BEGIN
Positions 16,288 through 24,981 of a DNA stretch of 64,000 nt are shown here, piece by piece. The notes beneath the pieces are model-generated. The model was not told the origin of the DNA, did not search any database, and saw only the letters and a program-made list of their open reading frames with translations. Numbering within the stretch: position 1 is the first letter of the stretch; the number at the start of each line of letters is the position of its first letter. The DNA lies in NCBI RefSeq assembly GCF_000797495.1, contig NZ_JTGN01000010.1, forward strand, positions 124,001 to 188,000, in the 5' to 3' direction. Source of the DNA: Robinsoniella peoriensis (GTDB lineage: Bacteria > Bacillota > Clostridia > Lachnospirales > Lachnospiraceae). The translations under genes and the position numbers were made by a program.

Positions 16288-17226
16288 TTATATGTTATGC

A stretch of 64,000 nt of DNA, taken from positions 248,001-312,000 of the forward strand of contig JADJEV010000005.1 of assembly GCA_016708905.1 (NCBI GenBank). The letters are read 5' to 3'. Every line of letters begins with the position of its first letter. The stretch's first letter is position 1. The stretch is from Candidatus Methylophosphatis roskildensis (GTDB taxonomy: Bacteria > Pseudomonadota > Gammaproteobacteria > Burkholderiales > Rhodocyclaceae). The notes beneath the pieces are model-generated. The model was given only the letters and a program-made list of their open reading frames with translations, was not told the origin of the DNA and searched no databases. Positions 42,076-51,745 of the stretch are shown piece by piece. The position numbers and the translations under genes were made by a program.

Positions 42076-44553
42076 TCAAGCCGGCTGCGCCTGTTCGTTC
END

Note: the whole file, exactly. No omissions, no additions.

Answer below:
Positions 16,288 through 24,981 of a DNA stretch of 64,000 nt are shown here, piece by piece. The notes beneath the pieces are model-generated. The model was not told the origin of the DNA, did not search any database, and saw only the letters and a program-made list of their open reading frames with translations. Numbering within the stretch: position 1 is the first letter of the stretch; the number at the start of each line of letters is the position of its first letter. The DNA lies in NCBI RefSeq assembly GCF_000797495.1, contig NZ_JTGN01000010.1, forward strand, positions 124,001 to 188,000, in the 5' to 3' direction. Source of the DNA: Robinsoniella peoriensis (GTDB lineage: Bacteria > Bacillota > Clostridia > Lachnospirales > Lachnospiraceae). The translations under genes and the position numbers were made by a program.

Positions 16288-17226
16288 TTATATGTTATGC

A stretch of 64,000 nt of DNA, taken from positions 248,001-312,000 of the forward strand of contig JADJEV010000005.1 of assembly GCA_016708905.1 (NCBI GenBank). The letters are read 5' to 3'. Every line of letters begins with the position of its first letter. The stretch's first letter is position 1. The stretch is from Candidatus Methylophosphatis roskildensis (GTDB taxonomy: Bacteria > Pseudomonadota > Gammaproteobacteria > Burkholderiales > Rhodocyclaceae). The notes beneath the pieces are model-generated. The model was given only the letters and a program-made list of their open reading frames with translations, was not told the origin of the DNA and searched no databases. Positions 42,076-51,745 of the stretch are shown piece by piece. The position numbers and the translations under genes were made by a program.

Positions 42076-44553
42076 TCAAGCCGGCTGCGCCTGTTCGTTC